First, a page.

Made in the Northwest: Cygnus

Made in the Northwest: Cygnus

It’s a relatively small company in Ponderay, Idaho, but Cygnus, Inc., with its 100 employees, plays no small role in contributing to our country’s defense industry through the manufacture of aerospace parts.

“We manufacture aircraft sheet metal parts and assemblies. Some machine parts,” said Cygnus president Jack Ambrosiani.

We’re talking things like brackets, clips, some gussets, doublers, and largers parts, which are large part assemblies.”

Cygnus’ clients include the big three in aerospace: Boeing, Lockheed Martin and Northrop Grumman.

“We do an awful lot of work for Northrop,” said Ambrosiani. “We’re on the F-35 program, both Northrop and Lockheed, and some commercial work for Boeing through Triumph in Spokane.”

And this is no small operation. Cygnus produces about 300,000 parts a year in about 5,000 often very complex configurations.

The parts typically start from stratch as raw sheet metal. Then, that metal goes into fabrication on CNC mills and routers, which can cut a whole lot of metal at very high speeds.

“The mills, the routers are the backbone. You can’t live without them'” said Ambrosiani.

Many parts are put through a deburring machine to clean up any rough edges and the press brake machine, which bends the metal to a specific angle. But what sets Cygnus apart is that it also does its heat treating and chemical processing in house.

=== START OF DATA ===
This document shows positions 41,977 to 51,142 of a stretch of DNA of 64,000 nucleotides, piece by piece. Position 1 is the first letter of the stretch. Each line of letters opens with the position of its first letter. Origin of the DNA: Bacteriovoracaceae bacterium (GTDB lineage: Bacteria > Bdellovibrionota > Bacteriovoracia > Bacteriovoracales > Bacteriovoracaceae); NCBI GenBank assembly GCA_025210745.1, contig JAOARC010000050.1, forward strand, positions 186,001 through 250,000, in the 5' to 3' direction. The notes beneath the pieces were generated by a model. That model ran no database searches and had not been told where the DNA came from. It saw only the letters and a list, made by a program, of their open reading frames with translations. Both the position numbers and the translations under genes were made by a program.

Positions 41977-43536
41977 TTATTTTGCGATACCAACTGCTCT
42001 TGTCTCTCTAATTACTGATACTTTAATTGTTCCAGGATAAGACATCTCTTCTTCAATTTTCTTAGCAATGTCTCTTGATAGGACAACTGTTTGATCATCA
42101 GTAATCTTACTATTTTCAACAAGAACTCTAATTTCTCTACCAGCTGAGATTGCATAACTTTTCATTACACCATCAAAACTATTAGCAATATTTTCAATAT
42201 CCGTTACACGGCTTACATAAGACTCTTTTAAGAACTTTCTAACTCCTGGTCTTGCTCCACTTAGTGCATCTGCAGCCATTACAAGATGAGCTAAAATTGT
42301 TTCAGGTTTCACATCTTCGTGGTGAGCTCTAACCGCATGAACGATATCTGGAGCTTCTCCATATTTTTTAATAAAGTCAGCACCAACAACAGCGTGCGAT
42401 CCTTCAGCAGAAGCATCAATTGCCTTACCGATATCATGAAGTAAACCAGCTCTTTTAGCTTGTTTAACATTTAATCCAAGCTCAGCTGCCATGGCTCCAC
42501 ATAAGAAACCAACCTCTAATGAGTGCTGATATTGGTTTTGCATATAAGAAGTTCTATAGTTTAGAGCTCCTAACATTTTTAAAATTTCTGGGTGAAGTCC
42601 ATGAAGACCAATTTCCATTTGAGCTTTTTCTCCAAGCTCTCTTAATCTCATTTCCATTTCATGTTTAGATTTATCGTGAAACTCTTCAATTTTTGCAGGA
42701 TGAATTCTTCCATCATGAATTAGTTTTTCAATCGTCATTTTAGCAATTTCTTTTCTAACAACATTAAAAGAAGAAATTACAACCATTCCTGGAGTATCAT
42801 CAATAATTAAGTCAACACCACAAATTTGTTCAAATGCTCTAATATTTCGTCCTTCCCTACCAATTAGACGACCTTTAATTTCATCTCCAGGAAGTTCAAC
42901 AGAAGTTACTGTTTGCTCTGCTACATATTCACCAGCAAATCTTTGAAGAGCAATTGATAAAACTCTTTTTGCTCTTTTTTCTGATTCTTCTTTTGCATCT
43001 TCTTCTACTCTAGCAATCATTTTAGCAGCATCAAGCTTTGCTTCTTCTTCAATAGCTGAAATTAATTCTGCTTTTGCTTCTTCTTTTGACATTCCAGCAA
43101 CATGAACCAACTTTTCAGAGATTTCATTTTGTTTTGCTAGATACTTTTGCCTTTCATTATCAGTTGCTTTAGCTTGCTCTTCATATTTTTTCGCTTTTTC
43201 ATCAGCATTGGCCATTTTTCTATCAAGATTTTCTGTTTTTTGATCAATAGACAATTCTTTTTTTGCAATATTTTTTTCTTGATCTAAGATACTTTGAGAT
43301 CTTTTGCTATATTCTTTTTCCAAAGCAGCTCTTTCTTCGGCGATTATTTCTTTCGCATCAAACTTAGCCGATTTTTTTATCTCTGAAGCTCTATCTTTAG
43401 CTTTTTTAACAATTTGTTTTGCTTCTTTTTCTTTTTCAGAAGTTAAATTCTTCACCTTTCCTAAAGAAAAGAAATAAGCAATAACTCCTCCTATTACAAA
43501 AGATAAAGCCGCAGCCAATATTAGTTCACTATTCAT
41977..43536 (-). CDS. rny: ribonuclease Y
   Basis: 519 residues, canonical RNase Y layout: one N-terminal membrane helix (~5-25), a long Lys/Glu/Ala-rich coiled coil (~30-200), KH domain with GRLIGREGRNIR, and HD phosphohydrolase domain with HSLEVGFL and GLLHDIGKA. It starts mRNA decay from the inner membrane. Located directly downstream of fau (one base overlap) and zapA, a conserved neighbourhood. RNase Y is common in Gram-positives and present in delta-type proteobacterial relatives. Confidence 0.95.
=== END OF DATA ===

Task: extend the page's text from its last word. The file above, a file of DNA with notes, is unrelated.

“We basically have three companies in one.”

After going through its heat treat process, the metal parts are “extremely strong and rigid,” said Ambrosiani. “That is necessary for the strength of the aircraft.”

Cygnus’ chemical processing house was the first to be certified by Lockheed Martin. It gives a protective coating to prevent corrosion.

About 80 percent of the parts also require painting with very high quality primers, according to Ambrosiani. “Some are abrasive resistant, some are fluid resistant, some are special for fuel tank coatings.”

Along the way, a FaroArm and Cygnus’ coordinate measuring machine ensure the accuracy needed for the aerospace industry’s stringent specifications. “You couldn’t live without them, because you have to be able to measure down to a thousandth of an inch in various, complex forms,” explained Ambrosiani.

And after nearly 30 years in business, Cygnus plans to keep reinvesting in its company, and its people, while continuing to serve its mission.

“I’m most proud of the team we’ve put together,” said Ambrosiani. “What they’ve contributed, what they’ve contributed to the industry, what they contributed to the defense industry in protecting our country.”

And that’s quite a bit for a small company in North Idaho.